Wrestling With Truth (part VII)

Currently heading down to London to ‘celebrate’(?) one of my best friends stag do. I’m travelling there and back in a day, which means I have over 8 hours on a train… Just enough time to write some thoughts and reflections on the Durham Mysteries 2010 which I saw last night.

In order to comment and reflect on what I witnessed last night I should outline my understanding of Mysteries cycles. The concept dates back to medieval England where professional theatre was not understood and the theatre was done by the Church. The earliest forms were extensions or visual depictions of liturgical text; as these were often Latin it helped to engage the common people who couldn’t read (English or Latin!) The Pope in the 13th century then banned clergy from acting in public and the mysteries, now a regular event on festival days, was handed over to guilds and crafts to oversee.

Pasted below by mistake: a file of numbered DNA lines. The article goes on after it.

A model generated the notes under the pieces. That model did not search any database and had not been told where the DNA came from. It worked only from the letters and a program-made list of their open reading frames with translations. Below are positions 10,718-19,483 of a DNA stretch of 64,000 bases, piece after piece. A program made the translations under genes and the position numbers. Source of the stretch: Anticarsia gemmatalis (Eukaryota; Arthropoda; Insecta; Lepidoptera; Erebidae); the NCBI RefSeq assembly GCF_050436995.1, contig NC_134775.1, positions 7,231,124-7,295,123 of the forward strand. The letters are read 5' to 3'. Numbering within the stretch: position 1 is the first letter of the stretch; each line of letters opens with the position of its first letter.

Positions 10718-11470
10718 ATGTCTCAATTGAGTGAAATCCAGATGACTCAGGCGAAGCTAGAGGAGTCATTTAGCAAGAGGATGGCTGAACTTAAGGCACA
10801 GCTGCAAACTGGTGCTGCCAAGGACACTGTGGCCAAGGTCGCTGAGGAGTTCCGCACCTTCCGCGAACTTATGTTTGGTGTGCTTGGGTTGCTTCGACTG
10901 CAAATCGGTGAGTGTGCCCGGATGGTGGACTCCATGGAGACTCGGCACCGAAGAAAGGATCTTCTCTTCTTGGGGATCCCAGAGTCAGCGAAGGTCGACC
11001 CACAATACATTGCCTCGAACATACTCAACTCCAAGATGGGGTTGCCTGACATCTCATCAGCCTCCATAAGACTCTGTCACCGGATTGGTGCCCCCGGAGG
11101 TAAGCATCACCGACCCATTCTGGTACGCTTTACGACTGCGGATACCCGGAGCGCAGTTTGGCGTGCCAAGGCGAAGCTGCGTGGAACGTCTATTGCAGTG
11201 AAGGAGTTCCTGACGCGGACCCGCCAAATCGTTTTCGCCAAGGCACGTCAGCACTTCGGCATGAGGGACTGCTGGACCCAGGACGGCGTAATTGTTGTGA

The Durham Mysteries were organised and created by Simon Stallworthy, Artistic Director of the Gala Theatre, Durham. He wanted to make this cycle as truthful to the original cycles of medieval England in organisation and style, and the fact that he is not part of the church system aids this comparison. After the Pope banned involvement in mysteries for the clergy, the guilds and crafts took charge and in so doing lost some of the theological understanding of the texts and stories. The problem with this modern adaptation was the same. These modern retellings, however, unlike medieval England where the stories and images were still relatively common and were learnt by most of the population, in 21st century Durham, are alien. Stallworthy comments,